Messages in Myths: Eden A Poetic Rendition Of Reality
There are few people in the world today who have not at least heard of the tale of Adam and Eve and their expulsion from the mysterious Garden of Eden. Their story is told in the first chapters of the book of Genesis, and is a foundational myth of at least three great world religions – Judaism, Christianity, and Islam. Countless lessons of morality, ethics, and religious teachings have been drawn from it, and it continues to be a great source of spiritual wisdom. Some read it as history – an explanation of why the world is the way it is. It explains the human condition of separation from nature, separation from God, and separation from each other. Others view it as a metaphor, a myth with a message.
Painting from Manafi al-Hayawan (The Useful Animals), depicting Adam and Eve, from Maragh in Mongolian Iran. (1294) (Public Domain)
Eden A Poetic Rendition of Reality
What if both interpretations are, in a very real sense, true? Could it be that it is a poetic rendition of something that really happened? Can one find in the Eden stories a transition of humankind from Paleolithic to Neolithic — from a hunter/gatherer culture to that of modern civilization? Memories of a mythical paradise are universal. The old days always seem to have been better than the present. The Eden story carries on this tradition. It harks back to the beginning when humans were one with nature. But in one sense, buried in the text might be an actual dimly remembered past of an epoch that goes back at least 200,000 years, maybe even longer, to the emergence of anatomically modern humans. In the Eden story, these first humans are given names – Adam and Eve.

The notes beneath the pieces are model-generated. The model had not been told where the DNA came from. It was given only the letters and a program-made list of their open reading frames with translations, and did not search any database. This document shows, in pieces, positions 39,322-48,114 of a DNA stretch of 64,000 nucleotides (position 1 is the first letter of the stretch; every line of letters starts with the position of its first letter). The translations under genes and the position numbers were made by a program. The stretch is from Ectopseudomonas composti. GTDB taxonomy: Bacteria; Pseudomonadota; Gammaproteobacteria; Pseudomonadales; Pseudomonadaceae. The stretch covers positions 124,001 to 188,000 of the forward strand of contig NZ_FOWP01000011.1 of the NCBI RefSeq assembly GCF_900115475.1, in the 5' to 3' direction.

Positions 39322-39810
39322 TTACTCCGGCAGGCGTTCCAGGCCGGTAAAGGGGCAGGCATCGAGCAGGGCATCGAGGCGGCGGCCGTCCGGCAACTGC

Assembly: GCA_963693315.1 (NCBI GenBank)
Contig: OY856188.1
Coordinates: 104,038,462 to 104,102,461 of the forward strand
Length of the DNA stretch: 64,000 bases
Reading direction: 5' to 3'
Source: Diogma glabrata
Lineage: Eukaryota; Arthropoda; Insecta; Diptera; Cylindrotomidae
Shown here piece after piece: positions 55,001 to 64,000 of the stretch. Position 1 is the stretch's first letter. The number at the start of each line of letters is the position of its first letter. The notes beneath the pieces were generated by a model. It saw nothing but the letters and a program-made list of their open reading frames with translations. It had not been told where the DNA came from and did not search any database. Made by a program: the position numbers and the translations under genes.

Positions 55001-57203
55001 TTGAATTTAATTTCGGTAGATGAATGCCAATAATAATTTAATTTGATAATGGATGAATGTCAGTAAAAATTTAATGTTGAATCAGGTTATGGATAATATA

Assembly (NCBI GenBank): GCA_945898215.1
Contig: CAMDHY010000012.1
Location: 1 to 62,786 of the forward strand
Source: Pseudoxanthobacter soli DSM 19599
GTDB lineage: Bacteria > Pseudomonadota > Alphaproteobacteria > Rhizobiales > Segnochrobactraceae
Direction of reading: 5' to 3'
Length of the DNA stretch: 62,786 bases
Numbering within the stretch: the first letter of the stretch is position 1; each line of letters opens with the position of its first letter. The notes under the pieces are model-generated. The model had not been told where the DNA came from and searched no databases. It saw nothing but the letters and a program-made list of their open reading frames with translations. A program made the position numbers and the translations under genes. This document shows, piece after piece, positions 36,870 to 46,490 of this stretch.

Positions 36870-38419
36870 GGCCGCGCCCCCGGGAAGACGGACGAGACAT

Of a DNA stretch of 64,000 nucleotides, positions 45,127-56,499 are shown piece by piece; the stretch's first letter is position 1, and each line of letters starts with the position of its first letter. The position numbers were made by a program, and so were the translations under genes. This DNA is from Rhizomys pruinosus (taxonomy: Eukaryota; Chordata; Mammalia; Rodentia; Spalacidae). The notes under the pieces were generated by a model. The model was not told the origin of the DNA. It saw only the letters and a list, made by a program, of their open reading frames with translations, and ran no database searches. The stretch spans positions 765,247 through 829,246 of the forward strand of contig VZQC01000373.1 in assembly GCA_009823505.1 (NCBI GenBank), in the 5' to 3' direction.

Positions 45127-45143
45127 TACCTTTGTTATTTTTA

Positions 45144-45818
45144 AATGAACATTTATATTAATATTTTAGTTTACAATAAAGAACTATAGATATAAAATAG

Creation of Adam by Michaelangelo (1511) Sistine Chapel Rome (Public Domain)
The biblical text does not explain the way things were back then with words and phrases that would make a biologist happy. It just says: "God created it." The ancients did not understand the mechanics of spontaneous generation and evolution. On the other hand, modern man does not have it all figured out either. So, saying "God created it" is no stranger than studying theories involving Panspermia or the Many World's theory. Simply put, what the texts tell us is that for an unknown time we felt that we were one with the animals. We were one with nature.
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Jim Willis is author of nine books on religion and spirituality, he has been an ordained minister for over forty years while working part-time as a carpenter, the host of his own drive-time radio show, an arts council director and adjunct college professor in the fields of World Religions and Instrumental Music. He is author of Censoring God: The History of the Lost Books (and other Excluded Scriptures)
Top Image: Depiction of the original sin by Jan Brueghel de Oude and Peter Paul Rubens (1615) (Public Domain)
By: Jim Willis